UI Dance Professor to talk cultural dance history at Prairie Lights reading

On Jan. 28, Prairie Lights will present a reading and discussion of UI professor Rebekah Kowal’s upcoming novel, Dancing The World Smaller: Staging Globalism In Mid-century America. Kowal will explore and investigate the history of American dance in the social-political context of a globalist society.


Photo of Professor and Chair of the UI Department of Dance Rebekah J. Kowal. Contributed.

Parker Jones, Arts Reporter

The idea of dance as a mode of cultural progress in the context of a globalist society might seem like an intimidatingly niche concept to most. To University of Iowa Dance Professor Rebekah Kowal, however, it’s a pertinent subject of discussion, especially in the light of recent political events.

On Jan. 28, Professor and Chair of the UI Department of Dance Rebekah J. Kowal will present a virtual reading and discussion over Zoom of her new book, Dancing The World Smaller: Staging Globalism In Mid-century America. The event can be accessed through Prairie Lights’ website.

Kowal will read a portion of the book’s introductory chapter, and then open a conversation with a few other speakers — who are also scholars involved in researching dance as a social and political art form — as well as any audience members who want to participate. During the discussion, she will also cover how dance continues to play a role in the cultural progress of a modern globalist society.

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Dancing The World Smaller is Kowal’s second book on the topic, and brings to light a hidden history of American concert dance, which is examined in-depth through a social-political lens. Specifically, the Dance professor investigates mid-20th century American dance performance, and the concept of what she defined as “ethnologic” dance, or the genre of non-western traditional folk dances, and how they were forced to assimilate to the Western ideals of the time period.

“This whole genre of dance has fallen off the map because it was not subscribing to conventional notions of concert dance aesthetics,” Kowal said. “In part because of white supremacist notions within the United States and of whose bodies we value, but also what kind of dance is viewed as beautiful or important.”

The book also focuses heavily on the globalist ideals of the United States at the time, and how those relate to America’s current foreign politics. After World War II, much of the world focused its efforts on establishing world peace and unity, with the US at the forefront of promoting cross-cultural understanding, she said.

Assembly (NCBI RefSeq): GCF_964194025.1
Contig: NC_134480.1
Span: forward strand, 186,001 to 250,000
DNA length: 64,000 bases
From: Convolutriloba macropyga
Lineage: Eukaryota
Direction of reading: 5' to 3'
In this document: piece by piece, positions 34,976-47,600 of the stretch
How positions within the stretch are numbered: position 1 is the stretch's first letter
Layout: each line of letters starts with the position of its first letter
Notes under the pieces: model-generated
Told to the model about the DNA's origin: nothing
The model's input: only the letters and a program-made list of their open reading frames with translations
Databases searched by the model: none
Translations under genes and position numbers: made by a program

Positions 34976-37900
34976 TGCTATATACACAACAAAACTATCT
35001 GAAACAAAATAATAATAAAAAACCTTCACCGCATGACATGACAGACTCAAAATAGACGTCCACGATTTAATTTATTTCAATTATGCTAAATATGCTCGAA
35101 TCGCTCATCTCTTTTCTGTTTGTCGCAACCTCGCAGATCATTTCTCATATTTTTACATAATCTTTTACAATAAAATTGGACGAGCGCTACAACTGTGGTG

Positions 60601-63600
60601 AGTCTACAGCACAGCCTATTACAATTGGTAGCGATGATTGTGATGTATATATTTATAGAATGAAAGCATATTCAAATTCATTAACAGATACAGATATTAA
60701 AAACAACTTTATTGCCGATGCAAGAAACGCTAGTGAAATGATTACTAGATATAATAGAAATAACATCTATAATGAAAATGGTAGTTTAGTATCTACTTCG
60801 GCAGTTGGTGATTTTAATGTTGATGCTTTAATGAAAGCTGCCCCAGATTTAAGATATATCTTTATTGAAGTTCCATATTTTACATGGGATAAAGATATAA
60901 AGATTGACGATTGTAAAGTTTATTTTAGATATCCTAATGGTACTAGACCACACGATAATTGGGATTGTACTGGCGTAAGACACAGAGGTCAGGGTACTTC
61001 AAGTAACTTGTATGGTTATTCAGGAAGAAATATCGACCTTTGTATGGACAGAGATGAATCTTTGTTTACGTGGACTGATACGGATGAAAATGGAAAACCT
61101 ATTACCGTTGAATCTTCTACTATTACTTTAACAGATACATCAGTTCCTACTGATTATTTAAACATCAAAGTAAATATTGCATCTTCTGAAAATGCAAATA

However, as Kowal described, even though these were good intentions there remained a power structure that played to the advantage of Western conventional notions, leaving many cultural aspects of the United States behind, including in the realm of dance.

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“I think with the end of the era of President Trump and thinking about ‘America first,’ the people are really questioning whether globalism serves the U.S.,” Kowal said. “What is the role of the U.S. as a global leader? Is it important for this nation to be involved or should we just pay attention to what’s happening within our own borders? I think this book is raising questions that really relate to those contemporary issues.”

The dance professor mentioned that while the book tackles these heavier political questions, she also said she wishes to discuss the aspects of the performing arts that bridge cultural divides. Kowal said she believes performances of both the past and present to be illuminating in terms of progressing towards the global inclusion of all cultures.

“I think that the book is speaking to questions that many people have, but I think that dance can be something where people think, ‘Oh, I don’t know anything about that.’ It’s hard to be curious,” Kowal said. “I’m excited to have the opportunity that this event offers, and I just hope that anyone that has an interest in any of these issues would feel welcome to participate.”